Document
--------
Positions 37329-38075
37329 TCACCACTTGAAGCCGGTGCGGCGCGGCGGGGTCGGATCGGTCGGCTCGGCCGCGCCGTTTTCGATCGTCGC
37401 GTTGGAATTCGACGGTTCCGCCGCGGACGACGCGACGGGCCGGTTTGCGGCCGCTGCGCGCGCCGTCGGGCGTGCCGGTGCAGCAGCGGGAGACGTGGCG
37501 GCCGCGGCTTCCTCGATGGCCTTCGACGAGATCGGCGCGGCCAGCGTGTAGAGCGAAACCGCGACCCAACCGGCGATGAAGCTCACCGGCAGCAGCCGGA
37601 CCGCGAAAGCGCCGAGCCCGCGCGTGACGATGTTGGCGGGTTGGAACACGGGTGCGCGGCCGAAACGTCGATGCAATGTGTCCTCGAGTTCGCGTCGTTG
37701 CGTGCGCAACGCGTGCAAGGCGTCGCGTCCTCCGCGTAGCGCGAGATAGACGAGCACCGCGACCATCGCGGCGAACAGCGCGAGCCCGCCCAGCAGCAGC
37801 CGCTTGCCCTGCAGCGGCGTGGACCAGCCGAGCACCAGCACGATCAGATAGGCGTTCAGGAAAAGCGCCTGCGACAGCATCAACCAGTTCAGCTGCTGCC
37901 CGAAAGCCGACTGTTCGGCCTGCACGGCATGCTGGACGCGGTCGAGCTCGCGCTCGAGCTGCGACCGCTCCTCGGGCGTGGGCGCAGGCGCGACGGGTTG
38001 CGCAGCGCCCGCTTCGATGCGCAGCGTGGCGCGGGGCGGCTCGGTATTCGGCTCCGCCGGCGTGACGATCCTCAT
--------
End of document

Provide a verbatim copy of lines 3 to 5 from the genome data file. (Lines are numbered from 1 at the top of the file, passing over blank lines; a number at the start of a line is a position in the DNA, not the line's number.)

37401 GTTGGAATTCGACGGTTCCGCCGCGGACGACGCGACGGGCCGGTTTGCGGCCGCTGCGCGCGCCGTCGGGCGTGCCGGTGCAGCAGCGGGAGACGTGGCG
37501 GCCGCGGCTTCCTCGATGGCCTTCGACGAGATCGGCGCGGCCAGCGTGTAGAGCGAAACCGCGACCCAACCGGCGATGAAGCTCACCGGCAGCAGCCGGA
37601 CCGCGAAAGCGCCGAGCCCGCGCGTGACGATGTTGGCGGGTTGGAACACGGGTGCGCGGCCGAAACGTCGATGCAATGTGTCCTCGAGTTCGCGTCGTTG